Practical Information

Bits and pieces that don't fit in anywhere else...


We wold like to encourage eveyone to take pictures dring the day, and if they are digital pictures, to send us the best ones. The only stipulation is that no flash photography should be carried out in the church during the wedding ceremony itself - however, you are welcoemto take flash photographs during the signing of the register and the processional out of the church at the end.

Confetti and Rice

Please don't throw confetti in the church grounds - but if you would like to throw rice or flower petals, you are welcome.

English Queueing Culture

The English love to form queues, and are quite capable of doing it even if they are alone, so look out for them, and try to follow the queuing rules if you don't want to offend the locals. To quote from the Xenophobe's guide to England:

Foreigners look with amazement at the English queue. It is not their way of doing things at all. But for the English, queuing is a way of life.

Many still consider that one of the few plus points of the last war was the proliferation of queues. There were queues for everything. People would join one and then ask the person in front what the queue was for.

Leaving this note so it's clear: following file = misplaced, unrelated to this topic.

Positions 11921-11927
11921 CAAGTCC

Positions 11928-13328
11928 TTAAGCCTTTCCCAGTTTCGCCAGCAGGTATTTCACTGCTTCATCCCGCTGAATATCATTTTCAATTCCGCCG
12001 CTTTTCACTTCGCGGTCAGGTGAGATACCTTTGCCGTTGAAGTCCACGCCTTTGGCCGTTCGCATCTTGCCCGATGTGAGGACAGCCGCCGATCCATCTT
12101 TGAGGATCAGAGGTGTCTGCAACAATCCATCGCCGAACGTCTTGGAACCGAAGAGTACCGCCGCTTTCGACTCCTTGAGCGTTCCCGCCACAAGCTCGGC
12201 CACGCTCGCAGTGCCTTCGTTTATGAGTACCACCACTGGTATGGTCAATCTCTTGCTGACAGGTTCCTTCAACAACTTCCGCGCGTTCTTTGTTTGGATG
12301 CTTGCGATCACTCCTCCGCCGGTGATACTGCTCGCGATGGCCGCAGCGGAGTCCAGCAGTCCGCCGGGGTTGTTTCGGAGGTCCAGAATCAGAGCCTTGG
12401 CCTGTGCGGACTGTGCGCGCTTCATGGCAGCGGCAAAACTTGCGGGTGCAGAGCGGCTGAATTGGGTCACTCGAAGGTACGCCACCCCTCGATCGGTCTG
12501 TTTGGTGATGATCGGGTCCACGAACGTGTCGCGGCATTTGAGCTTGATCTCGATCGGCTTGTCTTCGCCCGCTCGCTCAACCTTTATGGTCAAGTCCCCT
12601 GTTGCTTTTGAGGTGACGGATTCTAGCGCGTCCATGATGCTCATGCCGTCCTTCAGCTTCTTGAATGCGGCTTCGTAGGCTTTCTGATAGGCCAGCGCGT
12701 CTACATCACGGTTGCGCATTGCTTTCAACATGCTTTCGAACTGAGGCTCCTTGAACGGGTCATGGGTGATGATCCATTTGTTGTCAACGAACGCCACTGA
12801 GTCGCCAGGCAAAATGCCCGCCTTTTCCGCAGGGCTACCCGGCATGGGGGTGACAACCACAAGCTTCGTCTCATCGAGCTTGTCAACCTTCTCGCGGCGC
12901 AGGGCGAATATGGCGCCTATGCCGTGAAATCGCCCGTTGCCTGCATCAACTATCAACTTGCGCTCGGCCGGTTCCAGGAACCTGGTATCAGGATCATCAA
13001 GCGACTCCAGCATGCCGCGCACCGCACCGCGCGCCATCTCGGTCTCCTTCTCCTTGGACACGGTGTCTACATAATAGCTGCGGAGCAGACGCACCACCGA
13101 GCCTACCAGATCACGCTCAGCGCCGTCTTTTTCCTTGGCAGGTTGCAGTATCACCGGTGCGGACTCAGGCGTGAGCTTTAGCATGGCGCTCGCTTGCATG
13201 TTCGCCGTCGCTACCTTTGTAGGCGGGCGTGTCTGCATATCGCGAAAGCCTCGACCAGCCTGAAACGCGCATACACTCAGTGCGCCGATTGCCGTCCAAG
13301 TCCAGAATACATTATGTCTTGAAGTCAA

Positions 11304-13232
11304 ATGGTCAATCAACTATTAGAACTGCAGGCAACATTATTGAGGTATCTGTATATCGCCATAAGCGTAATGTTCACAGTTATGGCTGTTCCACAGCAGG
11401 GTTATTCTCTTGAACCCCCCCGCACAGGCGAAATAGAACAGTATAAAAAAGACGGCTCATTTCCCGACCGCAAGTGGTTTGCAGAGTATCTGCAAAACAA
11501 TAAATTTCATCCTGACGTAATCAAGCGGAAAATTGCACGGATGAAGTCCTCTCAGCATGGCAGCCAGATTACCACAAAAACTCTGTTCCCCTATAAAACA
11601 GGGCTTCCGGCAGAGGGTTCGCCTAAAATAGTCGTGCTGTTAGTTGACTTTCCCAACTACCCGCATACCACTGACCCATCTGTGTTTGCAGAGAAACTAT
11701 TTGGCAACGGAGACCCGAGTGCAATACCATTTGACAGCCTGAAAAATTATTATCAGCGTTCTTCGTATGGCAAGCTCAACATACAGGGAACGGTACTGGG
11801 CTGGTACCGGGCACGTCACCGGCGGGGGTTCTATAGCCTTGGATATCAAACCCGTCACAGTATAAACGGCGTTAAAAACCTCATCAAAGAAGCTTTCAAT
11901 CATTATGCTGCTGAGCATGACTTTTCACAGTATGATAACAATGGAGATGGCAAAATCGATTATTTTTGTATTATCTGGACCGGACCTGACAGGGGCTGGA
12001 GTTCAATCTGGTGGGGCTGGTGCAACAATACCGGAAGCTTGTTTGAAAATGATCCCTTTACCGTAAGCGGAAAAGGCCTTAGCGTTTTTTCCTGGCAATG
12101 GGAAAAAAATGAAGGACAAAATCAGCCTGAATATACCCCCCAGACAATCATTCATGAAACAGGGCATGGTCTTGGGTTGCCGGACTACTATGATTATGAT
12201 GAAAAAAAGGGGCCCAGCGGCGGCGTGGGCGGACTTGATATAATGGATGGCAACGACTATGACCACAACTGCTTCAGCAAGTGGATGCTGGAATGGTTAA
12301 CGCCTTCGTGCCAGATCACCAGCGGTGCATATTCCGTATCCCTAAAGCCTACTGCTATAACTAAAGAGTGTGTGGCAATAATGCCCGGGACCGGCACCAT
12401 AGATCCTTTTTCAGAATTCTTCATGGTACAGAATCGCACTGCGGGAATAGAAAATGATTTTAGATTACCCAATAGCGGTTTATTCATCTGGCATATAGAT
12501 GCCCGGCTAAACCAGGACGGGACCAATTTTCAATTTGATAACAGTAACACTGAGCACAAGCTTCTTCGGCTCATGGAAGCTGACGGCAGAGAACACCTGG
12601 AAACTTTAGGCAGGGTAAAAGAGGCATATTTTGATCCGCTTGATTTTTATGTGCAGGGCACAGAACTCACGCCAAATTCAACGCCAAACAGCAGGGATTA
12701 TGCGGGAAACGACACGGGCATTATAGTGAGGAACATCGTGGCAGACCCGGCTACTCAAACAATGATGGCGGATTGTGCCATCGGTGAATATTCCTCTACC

And that is the secret of English queue-mania. A queue is the one place where it is not considered bad manners to talk to a stranger without being introduced.

Such an enjoyable custom should, to the English way of thinking, commend itself naturally to all peoples. They are amazed when it does not, and do not take kindly to aliens who fail to recognise a queue when they see one ("There is a queue, you know!"), or to join in and play the queue game nicely.

If you want to learn more, the US State Department runs a course on "The rules of the queue"

Last updated: Friday, September 12, 2008